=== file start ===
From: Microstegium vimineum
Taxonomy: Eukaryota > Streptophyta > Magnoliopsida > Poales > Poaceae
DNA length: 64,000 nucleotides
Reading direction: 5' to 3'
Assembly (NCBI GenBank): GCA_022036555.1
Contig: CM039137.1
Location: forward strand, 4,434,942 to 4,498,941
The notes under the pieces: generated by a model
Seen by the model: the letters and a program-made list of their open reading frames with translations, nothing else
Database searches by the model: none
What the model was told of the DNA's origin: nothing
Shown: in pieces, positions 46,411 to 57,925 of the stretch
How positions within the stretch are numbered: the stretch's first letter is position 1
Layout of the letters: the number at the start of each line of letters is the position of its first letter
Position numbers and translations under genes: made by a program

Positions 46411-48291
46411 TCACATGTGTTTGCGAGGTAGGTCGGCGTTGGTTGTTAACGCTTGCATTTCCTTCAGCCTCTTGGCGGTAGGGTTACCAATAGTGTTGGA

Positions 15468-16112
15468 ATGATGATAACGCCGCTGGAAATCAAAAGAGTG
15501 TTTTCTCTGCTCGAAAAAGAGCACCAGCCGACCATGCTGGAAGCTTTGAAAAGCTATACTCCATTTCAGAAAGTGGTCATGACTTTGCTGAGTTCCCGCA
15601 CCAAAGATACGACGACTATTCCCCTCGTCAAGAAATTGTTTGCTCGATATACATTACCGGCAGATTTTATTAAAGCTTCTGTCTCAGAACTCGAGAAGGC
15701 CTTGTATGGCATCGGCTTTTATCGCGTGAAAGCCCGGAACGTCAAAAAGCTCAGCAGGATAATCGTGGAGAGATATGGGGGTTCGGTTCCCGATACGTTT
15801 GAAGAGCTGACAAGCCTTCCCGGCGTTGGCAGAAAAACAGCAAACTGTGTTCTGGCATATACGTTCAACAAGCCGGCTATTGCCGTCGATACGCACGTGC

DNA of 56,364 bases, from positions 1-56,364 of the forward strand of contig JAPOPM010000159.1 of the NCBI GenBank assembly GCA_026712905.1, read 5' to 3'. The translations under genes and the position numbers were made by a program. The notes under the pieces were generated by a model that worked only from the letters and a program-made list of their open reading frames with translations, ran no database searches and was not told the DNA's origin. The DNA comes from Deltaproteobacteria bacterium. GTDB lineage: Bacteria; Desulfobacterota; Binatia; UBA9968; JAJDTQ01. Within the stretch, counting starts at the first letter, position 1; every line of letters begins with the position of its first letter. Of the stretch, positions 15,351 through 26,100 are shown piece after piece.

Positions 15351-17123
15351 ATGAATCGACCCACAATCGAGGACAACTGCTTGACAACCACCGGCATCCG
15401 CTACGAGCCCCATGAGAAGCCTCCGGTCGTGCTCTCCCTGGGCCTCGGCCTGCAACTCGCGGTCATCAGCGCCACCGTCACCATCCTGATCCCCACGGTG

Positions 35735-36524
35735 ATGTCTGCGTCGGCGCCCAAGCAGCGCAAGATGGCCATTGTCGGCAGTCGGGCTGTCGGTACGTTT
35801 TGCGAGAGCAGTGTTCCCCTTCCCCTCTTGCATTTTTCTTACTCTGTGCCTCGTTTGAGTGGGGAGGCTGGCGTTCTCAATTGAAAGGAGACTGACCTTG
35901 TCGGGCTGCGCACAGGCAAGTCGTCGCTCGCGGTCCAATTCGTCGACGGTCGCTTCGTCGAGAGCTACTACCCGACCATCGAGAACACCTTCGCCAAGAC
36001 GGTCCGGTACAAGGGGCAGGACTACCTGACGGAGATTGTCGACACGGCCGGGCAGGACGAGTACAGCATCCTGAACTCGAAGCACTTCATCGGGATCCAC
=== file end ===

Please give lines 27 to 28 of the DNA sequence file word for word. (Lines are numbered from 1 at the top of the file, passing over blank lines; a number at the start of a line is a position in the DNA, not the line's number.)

15401 CTACGAGCCCCATGAGAAGCCTCCGGTCGTGCTCTCCCTGGGCCTCGGCCTGCAACTCGCGGTCATCAGCGCCACCGTCACCATCCTGATCCCCACGGTG

Positions 35735-36524